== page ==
The Federal Reserve unveiled its Expected Loss Estimator, or ELE, tool – a second spreadsheet-based tool aimed at helping smaller financial institutions implement the current expected credit loss (CECL) standard. And while regulators said some institutions would find the ELE tool useful for CECL, they acknowledged it did not represent a preferred method of regulators or a “safe harbor” method for GAAP compliance. They said it would not change examiner reviews of CECL allowance components.
Banks and credit unions facing a 2023 deadline for implementing CECL are within six months of the adoption requirement, Fed Governor Michelle Bowman said on a webinar with bankers unveiling the new expected loss estimator. Pronounced “Ellie,” the ELE tool for CECL is aimed at reducing the operational burden on smaller financial institutions and will support implementation, she added.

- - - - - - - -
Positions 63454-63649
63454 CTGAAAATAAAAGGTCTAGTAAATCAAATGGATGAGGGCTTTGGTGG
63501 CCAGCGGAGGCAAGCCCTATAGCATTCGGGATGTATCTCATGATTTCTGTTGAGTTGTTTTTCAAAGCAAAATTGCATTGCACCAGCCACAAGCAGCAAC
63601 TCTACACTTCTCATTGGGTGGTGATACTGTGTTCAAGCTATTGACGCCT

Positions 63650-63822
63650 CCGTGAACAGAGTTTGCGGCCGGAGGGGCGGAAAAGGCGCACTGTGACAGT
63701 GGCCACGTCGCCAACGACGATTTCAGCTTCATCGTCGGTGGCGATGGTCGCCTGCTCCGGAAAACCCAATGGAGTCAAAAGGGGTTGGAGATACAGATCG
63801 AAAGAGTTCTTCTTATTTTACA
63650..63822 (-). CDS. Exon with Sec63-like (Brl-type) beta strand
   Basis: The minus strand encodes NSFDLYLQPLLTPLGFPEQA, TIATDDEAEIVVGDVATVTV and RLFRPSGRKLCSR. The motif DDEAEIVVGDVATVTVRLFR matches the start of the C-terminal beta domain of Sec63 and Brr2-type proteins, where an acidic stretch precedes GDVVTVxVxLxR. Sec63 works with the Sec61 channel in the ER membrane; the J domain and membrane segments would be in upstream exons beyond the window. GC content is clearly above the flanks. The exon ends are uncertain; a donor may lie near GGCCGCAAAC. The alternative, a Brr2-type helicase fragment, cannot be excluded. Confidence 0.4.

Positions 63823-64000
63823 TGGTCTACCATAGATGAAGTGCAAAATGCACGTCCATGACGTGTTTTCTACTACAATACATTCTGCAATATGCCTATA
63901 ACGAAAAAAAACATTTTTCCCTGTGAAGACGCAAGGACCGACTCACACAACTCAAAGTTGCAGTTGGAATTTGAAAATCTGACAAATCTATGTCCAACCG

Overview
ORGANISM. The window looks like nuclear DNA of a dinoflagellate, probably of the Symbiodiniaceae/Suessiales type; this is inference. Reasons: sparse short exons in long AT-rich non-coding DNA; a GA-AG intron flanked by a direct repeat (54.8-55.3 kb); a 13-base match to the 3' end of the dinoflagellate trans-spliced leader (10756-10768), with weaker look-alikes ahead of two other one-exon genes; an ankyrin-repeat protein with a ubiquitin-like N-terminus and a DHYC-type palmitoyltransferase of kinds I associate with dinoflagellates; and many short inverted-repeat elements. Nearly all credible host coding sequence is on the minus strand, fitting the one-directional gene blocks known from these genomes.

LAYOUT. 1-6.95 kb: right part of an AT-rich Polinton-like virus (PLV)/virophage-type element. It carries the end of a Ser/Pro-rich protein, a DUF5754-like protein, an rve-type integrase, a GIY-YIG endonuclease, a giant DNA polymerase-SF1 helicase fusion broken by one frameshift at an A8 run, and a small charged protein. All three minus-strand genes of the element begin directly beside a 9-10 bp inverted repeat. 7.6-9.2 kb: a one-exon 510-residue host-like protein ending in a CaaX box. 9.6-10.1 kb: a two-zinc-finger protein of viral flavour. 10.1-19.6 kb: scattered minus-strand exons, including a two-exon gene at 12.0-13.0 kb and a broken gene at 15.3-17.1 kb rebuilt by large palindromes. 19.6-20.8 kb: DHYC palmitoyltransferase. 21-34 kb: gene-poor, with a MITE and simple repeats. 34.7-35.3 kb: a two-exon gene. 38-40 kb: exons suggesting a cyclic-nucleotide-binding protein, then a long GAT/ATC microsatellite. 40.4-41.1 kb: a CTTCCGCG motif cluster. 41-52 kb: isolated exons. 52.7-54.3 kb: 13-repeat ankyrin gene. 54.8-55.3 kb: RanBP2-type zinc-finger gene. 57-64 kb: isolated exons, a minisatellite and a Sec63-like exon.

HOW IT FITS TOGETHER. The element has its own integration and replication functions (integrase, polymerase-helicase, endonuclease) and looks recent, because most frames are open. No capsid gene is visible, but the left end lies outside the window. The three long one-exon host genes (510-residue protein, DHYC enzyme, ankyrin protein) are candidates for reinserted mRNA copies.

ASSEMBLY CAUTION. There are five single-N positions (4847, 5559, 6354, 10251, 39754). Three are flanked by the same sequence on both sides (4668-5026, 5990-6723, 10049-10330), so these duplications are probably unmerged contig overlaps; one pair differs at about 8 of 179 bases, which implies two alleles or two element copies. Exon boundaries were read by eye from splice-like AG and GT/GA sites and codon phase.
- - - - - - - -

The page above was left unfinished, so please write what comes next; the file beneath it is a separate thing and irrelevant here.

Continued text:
“This new tool is an automation of an existing CECL methodology, the weighted average remaining maturity, or WARM methodology,” Bowman said.
Regulators during the webinar described several characteristics of the ELE tool that financial institutions will find helpful in understanding it as they decide whether to implement CECL on their own, automate the allowance using CECL software, or outsource CECL implementation entirely.